Key tracks: “Descending Moonshine Dervishes,” “Sunrise of the Planetary Dream Collector.”

Ai Aso – Lone

Ai Aso – Lone [Ideologic Organ, 2014]. Maybe I’m saving the best for last here, but no album embodies the stasis of shelter-in-place while keeping one foot rooted in hope and simple, unadorned beauty than Japanese singer-songwriter Ai Aso’s Lone. A document of a live performance that found Aso on stage with her guitar, keyboard, and a microphone, the album has the rare distinction of being a concert recording in which virtually no crowd noise is present aside from some applause at the end of each take. Her music is so quiet and delicate that any movement of a chair, any slight cough would be picked up in the final take, so you can hear a pin drop in whatever Tokyo café this was recorded in. Aso’s music thrives in a state of deconstructed singer-songwriting in which guitar chords sound out one note at a time at a hyper-deliberate pace, with each note highlighted and allowed to sound out on its own into the emptiness. Her voice drapes over her slow guitar figures like a down blanket, casting off in breathy phrases and whispers. In the show-stopping closer "Land," she intones “君が必要なんだ。君と回りたいんだ,” which translates to “I need you. I want to spin around with you.” And we are all there, spinning around with her in the slow arcs sketched out by her guitar and voice.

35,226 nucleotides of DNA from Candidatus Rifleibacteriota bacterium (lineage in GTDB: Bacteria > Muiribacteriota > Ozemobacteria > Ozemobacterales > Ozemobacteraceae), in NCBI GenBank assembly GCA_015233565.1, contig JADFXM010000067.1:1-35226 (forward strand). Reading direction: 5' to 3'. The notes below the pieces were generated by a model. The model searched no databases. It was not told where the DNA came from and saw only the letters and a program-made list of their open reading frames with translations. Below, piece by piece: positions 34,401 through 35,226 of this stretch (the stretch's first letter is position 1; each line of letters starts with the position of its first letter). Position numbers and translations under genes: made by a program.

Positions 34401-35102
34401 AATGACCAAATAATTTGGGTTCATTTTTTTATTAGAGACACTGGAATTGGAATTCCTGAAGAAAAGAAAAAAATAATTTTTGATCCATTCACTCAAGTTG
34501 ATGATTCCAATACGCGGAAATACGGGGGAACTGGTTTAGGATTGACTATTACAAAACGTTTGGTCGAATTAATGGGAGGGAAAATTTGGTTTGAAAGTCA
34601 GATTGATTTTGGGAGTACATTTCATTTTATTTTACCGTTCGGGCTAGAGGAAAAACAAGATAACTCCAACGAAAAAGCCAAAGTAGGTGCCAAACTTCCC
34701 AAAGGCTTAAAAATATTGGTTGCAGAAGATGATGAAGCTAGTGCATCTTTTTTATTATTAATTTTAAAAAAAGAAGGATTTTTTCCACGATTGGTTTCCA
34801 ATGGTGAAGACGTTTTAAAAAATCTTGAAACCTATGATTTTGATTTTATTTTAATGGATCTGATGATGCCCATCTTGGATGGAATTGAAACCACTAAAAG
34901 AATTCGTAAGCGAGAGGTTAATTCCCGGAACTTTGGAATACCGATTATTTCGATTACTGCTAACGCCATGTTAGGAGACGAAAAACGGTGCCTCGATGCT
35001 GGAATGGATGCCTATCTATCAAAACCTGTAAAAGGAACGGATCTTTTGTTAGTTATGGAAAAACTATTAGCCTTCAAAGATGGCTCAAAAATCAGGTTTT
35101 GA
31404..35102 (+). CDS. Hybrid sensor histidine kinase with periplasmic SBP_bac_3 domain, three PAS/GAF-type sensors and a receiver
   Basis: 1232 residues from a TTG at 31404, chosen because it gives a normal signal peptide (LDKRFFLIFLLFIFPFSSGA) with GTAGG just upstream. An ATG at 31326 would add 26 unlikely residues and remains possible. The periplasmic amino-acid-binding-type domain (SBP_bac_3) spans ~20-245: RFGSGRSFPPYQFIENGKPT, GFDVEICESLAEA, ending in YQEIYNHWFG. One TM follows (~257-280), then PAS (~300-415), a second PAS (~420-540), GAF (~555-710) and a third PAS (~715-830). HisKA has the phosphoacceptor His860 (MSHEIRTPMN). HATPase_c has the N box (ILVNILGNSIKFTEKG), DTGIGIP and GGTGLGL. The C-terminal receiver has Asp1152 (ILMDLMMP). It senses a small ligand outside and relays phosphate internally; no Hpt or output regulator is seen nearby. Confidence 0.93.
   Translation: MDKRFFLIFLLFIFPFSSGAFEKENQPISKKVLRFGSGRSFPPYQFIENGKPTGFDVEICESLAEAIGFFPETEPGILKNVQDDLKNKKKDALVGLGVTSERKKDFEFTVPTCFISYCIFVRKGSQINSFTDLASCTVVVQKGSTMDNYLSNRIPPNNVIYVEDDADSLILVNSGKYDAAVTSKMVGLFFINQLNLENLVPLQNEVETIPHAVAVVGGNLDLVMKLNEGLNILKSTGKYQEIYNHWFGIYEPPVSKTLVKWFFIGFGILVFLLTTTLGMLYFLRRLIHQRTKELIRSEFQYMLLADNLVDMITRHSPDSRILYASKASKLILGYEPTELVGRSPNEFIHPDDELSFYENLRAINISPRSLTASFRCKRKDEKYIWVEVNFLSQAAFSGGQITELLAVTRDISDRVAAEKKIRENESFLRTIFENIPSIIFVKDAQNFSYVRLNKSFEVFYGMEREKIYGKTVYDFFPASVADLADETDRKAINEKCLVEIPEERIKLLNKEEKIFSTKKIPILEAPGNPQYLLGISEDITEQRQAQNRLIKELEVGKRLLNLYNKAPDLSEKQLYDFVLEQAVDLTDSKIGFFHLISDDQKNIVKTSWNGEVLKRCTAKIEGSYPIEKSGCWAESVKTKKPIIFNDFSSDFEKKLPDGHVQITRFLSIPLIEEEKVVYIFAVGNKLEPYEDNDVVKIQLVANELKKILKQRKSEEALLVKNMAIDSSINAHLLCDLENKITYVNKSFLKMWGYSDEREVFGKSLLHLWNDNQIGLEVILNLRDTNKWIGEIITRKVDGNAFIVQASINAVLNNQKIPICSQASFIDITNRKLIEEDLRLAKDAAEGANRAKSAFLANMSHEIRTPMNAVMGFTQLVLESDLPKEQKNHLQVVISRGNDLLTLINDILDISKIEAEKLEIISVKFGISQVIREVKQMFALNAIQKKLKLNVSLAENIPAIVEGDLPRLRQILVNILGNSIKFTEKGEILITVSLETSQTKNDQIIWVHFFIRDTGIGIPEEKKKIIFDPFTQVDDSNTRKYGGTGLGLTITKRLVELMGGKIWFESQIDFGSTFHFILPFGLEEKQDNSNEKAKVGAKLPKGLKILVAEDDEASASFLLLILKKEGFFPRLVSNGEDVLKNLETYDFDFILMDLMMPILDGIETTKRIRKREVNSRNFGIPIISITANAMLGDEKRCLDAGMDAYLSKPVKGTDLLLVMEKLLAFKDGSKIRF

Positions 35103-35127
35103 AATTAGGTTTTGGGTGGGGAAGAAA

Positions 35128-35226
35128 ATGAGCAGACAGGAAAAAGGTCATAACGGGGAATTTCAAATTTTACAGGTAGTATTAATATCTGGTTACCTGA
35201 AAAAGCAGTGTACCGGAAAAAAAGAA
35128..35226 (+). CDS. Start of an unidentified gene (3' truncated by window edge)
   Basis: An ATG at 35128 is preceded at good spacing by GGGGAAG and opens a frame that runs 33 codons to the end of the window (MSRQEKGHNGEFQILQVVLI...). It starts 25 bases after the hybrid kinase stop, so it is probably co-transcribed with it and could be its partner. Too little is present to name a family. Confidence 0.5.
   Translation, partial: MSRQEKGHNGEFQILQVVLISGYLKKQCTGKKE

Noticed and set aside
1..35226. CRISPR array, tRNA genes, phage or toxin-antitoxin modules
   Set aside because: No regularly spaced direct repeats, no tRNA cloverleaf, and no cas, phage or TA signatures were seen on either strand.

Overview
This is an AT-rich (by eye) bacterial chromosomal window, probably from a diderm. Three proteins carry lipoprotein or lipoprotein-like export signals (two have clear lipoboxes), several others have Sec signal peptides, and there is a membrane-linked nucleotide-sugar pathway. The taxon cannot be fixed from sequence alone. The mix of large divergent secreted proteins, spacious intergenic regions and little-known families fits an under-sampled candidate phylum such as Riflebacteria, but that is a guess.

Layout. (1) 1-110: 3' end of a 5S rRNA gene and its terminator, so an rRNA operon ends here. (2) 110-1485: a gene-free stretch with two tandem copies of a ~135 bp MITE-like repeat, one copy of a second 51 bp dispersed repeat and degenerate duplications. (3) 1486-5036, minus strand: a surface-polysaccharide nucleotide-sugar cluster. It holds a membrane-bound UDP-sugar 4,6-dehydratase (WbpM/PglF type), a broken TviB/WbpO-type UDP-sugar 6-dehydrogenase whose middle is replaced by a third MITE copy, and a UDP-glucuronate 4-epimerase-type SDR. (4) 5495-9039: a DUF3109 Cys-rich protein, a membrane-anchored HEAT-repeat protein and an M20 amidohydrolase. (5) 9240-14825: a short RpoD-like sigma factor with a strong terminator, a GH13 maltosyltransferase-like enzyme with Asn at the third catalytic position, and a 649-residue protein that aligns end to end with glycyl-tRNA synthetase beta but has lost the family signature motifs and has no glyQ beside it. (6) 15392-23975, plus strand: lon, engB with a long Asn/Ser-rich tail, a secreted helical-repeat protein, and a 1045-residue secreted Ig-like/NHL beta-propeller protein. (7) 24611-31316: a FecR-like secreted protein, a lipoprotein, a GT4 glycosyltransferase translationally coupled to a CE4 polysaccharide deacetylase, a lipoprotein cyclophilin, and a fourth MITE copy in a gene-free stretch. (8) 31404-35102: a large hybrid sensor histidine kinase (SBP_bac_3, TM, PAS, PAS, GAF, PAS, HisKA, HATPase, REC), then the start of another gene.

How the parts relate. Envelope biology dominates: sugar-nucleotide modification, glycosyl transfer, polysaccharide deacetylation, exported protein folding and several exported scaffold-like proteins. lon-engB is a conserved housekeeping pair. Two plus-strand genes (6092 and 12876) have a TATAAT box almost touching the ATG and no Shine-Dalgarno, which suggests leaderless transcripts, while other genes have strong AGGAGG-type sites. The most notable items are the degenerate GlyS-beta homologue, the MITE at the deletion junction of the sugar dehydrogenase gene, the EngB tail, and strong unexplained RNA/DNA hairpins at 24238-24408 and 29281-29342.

Key tracks: “Agenda,” “Land.”